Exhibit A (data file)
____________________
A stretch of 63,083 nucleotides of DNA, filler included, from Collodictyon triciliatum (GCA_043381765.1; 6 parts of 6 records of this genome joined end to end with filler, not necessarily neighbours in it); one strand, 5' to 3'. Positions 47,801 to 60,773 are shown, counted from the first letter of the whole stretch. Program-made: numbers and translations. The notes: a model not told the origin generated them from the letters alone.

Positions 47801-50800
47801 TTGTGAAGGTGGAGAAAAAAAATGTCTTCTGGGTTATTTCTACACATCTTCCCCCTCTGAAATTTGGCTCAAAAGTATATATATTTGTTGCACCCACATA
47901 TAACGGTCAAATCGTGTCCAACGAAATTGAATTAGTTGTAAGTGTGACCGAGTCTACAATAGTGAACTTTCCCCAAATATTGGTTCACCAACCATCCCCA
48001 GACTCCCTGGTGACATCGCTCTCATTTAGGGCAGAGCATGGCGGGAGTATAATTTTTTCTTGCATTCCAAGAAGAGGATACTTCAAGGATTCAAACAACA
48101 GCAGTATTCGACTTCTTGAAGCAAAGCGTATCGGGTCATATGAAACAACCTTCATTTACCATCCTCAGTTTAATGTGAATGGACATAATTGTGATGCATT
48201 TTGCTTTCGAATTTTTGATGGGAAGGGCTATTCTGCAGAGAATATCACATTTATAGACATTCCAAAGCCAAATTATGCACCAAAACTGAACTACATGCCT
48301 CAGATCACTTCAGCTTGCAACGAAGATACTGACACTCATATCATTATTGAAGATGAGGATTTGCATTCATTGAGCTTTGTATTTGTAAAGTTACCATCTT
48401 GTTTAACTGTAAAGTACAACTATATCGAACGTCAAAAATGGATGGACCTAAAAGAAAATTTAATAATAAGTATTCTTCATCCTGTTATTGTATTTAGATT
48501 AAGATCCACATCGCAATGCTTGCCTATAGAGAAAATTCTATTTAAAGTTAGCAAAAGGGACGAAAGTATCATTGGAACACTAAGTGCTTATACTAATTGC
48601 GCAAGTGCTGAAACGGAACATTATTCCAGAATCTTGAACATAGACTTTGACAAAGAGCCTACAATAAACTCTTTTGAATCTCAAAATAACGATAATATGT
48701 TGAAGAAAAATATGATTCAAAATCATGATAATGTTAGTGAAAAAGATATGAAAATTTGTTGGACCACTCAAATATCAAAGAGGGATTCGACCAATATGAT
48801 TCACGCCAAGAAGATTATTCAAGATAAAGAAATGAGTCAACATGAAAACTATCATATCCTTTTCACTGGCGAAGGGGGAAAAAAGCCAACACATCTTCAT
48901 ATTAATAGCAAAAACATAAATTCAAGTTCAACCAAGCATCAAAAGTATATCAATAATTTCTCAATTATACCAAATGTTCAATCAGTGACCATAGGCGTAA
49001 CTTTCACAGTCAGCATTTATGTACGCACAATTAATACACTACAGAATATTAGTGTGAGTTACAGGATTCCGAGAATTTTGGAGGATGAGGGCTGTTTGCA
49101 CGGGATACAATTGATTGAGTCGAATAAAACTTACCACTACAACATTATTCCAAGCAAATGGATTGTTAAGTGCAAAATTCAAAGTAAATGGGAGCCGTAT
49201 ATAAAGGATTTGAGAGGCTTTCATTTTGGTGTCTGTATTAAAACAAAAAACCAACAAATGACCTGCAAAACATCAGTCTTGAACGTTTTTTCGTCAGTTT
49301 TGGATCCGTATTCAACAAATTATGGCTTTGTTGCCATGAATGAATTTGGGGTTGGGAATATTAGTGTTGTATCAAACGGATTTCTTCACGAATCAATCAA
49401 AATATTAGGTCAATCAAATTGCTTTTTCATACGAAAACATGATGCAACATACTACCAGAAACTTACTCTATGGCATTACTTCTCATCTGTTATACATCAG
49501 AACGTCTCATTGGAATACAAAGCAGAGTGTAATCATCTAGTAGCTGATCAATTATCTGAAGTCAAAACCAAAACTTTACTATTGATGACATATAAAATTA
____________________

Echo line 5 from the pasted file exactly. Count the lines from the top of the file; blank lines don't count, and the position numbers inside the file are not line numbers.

48001 GACTCCCTGGTGACATCGCTCTCATTTAGGGCAGAGCATGGCGGGAGTATAATTTTTTCTTGCATTCCAAGAAGAGGATACTTCAAGGATTCAAACAACA